Kurzrok led the 345-city "Save-a-Life Tour," which collected 3.2 million pints of blood in 2003 and registered more than 38,000 new potential donors, a statement from Ogilvy said.

Blood is a factor in her plight too, since she needs a liver from someone who is Type A or Type O.


Smoked Salmon Recalled

The U.S. Food and Drug Administration has recalled smoked salmon that was sold under the brand names Imperial Salmon House, Superior Brand Norwegian Cure and Golden Eagle Smoked Salmon because it may be contaminated with Listeria monocytogenes.

The packages were produced on June 13, and have a shelf life of three to four months if maintained in an unopened frozen state, and four days if refrigerated. The salmon was sold in individual 2 to 4 lb. packages labeled: "Processed by Hickory House, Hialeah, FL 33016", "21555, Product of the USA", "keep frozen until ready to use."

The salmon was sold in Florida, Georgia, New York and Virginia, the FDA said.

Listeria monocytogenes is an organism that can be serious and sometimes cause fatal infections in young children, frail or elderly people, and others with weakened immune systems. Although healthy individuals may suffer only short-term symptoms such as high fever, severe headache, stiffness, nausea, abdominal pain and diarrhea, Listeria infection can cause miscarriages and stillbirths among pregnant women.

If you experience the symptoms listed above, you should contact your health care provider. No illnesses have been reported to date, the FDA said.

Consumers who purchased the salmon are urged to destroy it. Questions may be directed to the recalling firm, Golden Eagle Smoked Foods, Inc., DBA Hickory House, Hialeah, FL 33016 at (305) 512-5900.


Merck May Have Understated Vioxx Risks

Merck and Co. seriously understated the cardiovascular risks of the now-withdrawn painkiller Vioxx in a 2001 letter to doctors, lawyers for plaintiffs suing the drug company said Tuesday in the first Vioxx case to go to trial.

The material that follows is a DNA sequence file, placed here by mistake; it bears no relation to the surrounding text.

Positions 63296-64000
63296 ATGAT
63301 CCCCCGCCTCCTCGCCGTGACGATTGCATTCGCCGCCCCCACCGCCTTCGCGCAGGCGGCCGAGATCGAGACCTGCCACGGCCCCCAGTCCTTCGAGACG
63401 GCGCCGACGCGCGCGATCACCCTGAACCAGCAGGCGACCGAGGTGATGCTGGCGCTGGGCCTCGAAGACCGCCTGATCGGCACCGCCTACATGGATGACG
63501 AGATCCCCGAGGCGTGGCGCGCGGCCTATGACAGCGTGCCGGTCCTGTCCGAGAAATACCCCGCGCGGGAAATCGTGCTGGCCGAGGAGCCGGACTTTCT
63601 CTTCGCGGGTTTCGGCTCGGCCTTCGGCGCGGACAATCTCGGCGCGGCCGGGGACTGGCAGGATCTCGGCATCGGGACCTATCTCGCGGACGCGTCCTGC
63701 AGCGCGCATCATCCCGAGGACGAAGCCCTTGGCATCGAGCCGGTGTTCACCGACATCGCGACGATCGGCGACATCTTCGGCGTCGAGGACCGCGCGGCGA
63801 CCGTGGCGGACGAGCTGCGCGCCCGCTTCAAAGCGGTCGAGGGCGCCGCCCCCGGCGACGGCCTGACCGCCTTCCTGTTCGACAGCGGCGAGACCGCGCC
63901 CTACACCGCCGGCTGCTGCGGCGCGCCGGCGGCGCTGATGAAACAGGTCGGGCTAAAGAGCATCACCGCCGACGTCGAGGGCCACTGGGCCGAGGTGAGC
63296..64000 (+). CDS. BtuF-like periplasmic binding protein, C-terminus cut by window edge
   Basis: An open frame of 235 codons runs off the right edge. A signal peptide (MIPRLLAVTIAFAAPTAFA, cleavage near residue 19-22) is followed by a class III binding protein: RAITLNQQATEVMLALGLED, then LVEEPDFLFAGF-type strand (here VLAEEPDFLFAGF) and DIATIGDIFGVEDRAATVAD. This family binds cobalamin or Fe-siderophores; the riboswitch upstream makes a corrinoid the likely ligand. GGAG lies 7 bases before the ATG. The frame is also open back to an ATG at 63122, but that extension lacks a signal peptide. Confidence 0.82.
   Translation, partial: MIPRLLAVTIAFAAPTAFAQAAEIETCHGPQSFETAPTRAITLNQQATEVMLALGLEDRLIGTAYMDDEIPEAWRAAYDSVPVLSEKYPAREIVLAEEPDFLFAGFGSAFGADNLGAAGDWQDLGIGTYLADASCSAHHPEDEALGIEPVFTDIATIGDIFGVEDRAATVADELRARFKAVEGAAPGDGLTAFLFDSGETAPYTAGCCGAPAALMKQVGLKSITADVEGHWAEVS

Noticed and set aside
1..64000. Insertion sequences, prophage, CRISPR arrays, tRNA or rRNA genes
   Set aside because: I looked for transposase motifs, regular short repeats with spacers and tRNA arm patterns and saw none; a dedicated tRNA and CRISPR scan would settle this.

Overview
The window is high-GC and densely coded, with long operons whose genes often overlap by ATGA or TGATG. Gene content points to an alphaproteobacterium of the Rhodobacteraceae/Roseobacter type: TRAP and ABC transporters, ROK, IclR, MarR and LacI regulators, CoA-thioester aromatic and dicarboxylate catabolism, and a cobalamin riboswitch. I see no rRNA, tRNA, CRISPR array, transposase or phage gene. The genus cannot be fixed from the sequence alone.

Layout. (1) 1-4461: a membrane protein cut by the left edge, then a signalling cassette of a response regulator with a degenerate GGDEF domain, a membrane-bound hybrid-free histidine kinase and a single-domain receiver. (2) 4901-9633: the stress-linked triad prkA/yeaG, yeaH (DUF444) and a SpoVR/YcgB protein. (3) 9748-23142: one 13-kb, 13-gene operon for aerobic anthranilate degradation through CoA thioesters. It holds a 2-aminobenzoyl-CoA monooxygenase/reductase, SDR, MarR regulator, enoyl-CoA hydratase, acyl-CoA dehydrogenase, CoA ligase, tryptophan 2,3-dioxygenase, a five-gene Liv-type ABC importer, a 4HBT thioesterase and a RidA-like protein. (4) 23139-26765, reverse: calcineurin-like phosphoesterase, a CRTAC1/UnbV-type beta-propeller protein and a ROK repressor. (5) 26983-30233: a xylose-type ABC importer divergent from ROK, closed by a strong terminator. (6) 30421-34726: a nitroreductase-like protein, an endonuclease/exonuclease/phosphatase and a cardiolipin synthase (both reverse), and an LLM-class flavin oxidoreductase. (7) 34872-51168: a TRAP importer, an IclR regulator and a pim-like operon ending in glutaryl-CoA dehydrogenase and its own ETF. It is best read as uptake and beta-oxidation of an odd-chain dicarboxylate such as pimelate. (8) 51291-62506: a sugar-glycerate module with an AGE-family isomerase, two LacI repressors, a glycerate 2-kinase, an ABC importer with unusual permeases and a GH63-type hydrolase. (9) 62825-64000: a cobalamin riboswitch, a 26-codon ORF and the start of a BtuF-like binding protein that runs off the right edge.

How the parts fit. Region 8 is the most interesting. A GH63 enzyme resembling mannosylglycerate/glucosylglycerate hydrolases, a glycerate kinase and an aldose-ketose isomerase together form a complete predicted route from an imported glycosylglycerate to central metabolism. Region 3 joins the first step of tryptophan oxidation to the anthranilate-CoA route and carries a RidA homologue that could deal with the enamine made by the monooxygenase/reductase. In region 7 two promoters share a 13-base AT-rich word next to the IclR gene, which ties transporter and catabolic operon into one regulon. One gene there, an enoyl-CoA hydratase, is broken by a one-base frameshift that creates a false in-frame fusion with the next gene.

In that letter, Merck said only 0.5 percent of participants in the largest-ever clinical trial of the drug had experienced "cardiovascular events," The New York Times reported Wednesday. That would have meant only about 20 patients of 4,000 study participants had cardiovascular problems.

In fact, the newspaper reported, 14.6 percent of study participants (590 people) had cardiovascular problems while taking the drug, according to Merck's own report on the study to federal regulators. The newspaper said the 0.5 percent number reflected the percentage of patients who had had heart attacks, not "the total risk of cardiovascular problems generally."

Among the doctors who got the Merck letter was Dr. Brent Wallace, who had prescribed Vioxx to Robert Ernst. Ernst died in 2001 at age 59 after taking Vioxx for eight months, the Times said. His family is suing Merck, claiming Vioxx caused his sudden death. Merck contends Ernst died from an irregular heartbeat, and that there's no evidence that the drug caused the condition, the newspaper said.